manatees, and visiting all sorts of people from whom information was to be had, from
foreign consuls and Lazarist missionaries down to retired slave dealers and assassins.
But the passage shows also the value set upon direct and varied experience
that inspired the fieldwork characteristic of Tyler's successors, and without
which knowledge of peoples outside our own backyard would now be flimsy
indeed. And travelling as he was in a land of endemic revolution, without
the helping hand of a British colonial·government, Tylor may well have had
an insight into difficulties of research not commonly experienced again by anthropologists until colonial independence.
In ranging from speculations on the history of an ancient non-classical
civilization to studying prisons, cockfights and labour conditions, Anahuac
also prefigures Tyler's later insistence on the ideal comprehensiveness of anthropological study. 'Narrow it down, Mr. Tyler!' his academic advisers urged
for the syllabus at Oxford, but he held to his view that a narrow scholarship
was not worthy of the Science of Man. How and if to 'narrow it down' remains a problem in elementary teaching.
In Primitive Culture Tyler himself faced this problem, and in a way not
very different from that of today. He writes in the preface;
In discussing problems so complex as those of the development of civilization, it is not
enough to put forward theories accompanied by a few illustrative facts. The statement
of the facts must form the staple of the argument [my italics] ... Should it seem to any
readers that my attempt ... sometimes leads to the heaping up of too cumbrous detail, I
would point out that the theoretical novelty as well as the practical importance of
many of the issues raised make it most inadvisable to stint them of their full evidence.
The great interwar field-monographs - such as Malinowski's Coral Gardens and their Magic, R. Firth's We, the Tikopia and E. E. Evans-Pritchard's
Witchcraft, Oracles and Magic Among the Azande - have been constructed
on these lines; and though anthropologists have recognized the futility of
merely amassing etlutographic detail (not, I hasten to say, characteristic of the
books mentioned), this has been less a denial of its value than a plea for a
more adventurous approach to thinking about it, as in Edmund Leach's
Rethinking Anthropology.
For Tylor this particular intellectual disquiet of our postwar studies did
not exist. His was the new thought that he confidently expected to lead to a
new society. He was absolutely assured of an underlying evolutionary order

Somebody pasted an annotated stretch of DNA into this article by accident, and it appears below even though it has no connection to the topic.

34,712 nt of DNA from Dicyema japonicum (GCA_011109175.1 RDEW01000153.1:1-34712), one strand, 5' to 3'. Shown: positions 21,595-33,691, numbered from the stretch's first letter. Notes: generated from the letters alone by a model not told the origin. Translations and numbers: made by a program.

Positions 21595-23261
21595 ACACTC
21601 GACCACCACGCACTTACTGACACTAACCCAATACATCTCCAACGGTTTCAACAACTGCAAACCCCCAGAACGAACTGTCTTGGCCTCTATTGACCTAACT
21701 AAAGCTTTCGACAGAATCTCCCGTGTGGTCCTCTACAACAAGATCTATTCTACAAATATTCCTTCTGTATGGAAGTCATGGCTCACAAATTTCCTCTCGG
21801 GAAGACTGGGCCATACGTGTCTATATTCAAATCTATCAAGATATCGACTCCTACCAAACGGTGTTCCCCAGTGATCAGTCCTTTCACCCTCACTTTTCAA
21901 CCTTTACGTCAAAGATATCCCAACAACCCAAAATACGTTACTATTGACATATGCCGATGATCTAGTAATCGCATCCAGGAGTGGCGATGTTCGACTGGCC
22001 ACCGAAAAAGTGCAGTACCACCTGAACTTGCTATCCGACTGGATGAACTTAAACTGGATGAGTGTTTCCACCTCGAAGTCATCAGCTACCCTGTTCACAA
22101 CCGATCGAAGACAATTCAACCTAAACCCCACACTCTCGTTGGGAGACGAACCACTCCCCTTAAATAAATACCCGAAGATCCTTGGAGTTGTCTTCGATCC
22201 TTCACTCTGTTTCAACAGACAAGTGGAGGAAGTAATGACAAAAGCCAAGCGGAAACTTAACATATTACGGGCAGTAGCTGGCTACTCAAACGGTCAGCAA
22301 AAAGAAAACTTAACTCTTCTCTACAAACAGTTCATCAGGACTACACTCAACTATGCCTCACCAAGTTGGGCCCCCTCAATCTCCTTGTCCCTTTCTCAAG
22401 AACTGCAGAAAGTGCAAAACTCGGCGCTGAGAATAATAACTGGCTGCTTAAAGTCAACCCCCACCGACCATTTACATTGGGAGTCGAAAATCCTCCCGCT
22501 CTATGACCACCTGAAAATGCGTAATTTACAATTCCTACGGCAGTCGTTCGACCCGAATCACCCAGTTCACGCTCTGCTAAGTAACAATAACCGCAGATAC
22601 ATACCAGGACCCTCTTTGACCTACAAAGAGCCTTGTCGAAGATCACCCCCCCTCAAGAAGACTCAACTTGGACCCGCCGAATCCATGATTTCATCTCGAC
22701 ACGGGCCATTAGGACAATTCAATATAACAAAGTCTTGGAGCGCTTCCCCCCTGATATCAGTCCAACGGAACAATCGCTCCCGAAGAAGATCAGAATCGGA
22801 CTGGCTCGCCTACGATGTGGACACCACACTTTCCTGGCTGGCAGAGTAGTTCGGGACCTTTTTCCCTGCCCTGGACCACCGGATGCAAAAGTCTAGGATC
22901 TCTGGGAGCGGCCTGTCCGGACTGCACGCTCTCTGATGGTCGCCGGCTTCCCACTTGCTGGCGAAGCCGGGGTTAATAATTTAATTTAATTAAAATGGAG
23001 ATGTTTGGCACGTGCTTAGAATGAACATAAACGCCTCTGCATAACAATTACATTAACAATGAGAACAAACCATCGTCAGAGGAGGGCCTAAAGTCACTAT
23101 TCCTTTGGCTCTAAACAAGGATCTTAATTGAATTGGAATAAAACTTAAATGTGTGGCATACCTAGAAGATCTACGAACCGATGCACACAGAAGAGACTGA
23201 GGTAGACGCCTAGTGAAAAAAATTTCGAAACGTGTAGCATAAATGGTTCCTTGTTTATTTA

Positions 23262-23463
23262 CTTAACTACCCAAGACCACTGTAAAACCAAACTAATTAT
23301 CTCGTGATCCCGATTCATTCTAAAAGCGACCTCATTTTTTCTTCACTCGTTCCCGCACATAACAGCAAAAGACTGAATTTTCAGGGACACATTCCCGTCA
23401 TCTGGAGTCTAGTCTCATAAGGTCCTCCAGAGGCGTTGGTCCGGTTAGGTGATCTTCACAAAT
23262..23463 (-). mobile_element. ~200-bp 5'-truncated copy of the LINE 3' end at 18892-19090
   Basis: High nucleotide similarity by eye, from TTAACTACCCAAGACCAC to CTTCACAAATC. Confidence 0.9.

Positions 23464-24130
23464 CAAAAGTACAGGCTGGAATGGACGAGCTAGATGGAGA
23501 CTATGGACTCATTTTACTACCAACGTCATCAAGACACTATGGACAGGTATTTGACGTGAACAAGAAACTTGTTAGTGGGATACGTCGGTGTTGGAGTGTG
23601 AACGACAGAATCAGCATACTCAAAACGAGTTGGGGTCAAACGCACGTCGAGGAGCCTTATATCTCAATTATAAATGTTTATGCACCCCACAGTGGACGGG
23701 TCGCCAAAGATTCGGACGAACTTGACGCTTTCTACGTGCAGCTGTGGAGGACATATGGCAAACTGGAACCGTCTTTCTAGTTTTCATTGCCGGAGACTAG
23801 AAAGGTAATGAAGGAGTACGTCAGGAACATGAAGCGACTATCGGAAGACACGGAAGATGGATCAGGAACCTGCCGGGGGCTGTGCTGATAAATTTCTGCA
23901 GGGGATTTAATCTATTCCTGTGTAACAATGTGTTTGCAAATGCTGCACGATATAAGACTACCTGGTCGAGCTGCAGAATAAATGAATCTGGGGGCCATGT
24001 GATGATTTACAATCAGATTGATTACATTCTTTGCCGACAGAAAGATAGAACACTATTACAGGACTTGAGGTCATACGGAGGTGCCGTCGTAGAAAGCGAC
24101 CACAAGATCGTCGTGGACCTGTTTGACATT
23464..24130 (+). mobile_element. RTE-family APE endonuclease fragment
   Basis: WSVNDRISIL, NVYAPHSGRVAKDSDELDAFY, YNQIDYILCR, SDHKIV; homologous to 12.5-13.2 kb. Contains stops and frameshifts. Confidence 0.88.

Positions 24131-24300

in all human development; and though he recognized more than many did
that there had been long halts and shameful retreats in the great march of
mind (of which the spiritualism of the time seemed to him a disgracefully
cowardly withdrawal) he had no doubt that every human fact was stationed
somewhere along the route.
If this philosophy of progress provided him with an organizing principle
for the vast range of information which is still a strength and an embarrassment to anthropologists, it also directed his thought into a highway that came
abruptly to a dead end with the First World War. Whether or not the general
course of history has been one of progressive social improvement now concerns anthropologists as little as the conflict between biblical and zoological or
scientific versions of human origins which then fired Tylor’s arguments; and it is here
that Tylor seems less a father than a fuddy-duddy.
But, also, Tylor’s approach to humankind went with a greater regard for what then
seemed humble human achievements than the High Bayswater vision of Herbert Spencer,
and it led him to a conception of culture – which it seems strange now that this should be
so – was new when he formed it:
Culture or Civilization, taken it its wide ethnographic sense, is that complex whole
which includes knowledge, belief, art, morals, law, custom and any other capabilities
and habits acquired by man as a member of society. The condition of culture among the
various societies of mankind, in so far as it is capable of being investigated on general
principles, is a subject apt for the study of laws of human thought and action.
Tylor’s use of ‘culture’ in this sense derives explicitly from his readings in German
‘cultural-history’, but it was he who began to give it its neutral anthropological sense.
(His usage might be contrasted with that of, say, Matthew Arnold, for whom ‘culture’
was the opposite of the ‘barbarism’ that Tylor found so worthy of serious attention.)
So, after Primitive Culture, which opens with the passage quoted above, it became
possible to speak of the ‘cultures’ and ‘civilizations’ of peoples who had been
commonly considered to lack either. Upon this simple reorientation of the meaning of a
word much subsequent anthropological work depended.
In America and at least in the early stages of teaching in Britain, ‘cultures’ are still
the broad entities studied by anthropologists, as the title of a recent introduction to social
anthropology, John Beattie’s Other Cultures, suggests. Daryll Forde’s Habitat,
Economy and Society also shows what instructional use of the concept can be put to.
But for many years in Britain particularly, the term has also been thought ultimately to
obstruct analytic thought and comparison, providing only for a descriptive integration of
the material. The study of structural relations, abstracted from the whole cultural reality,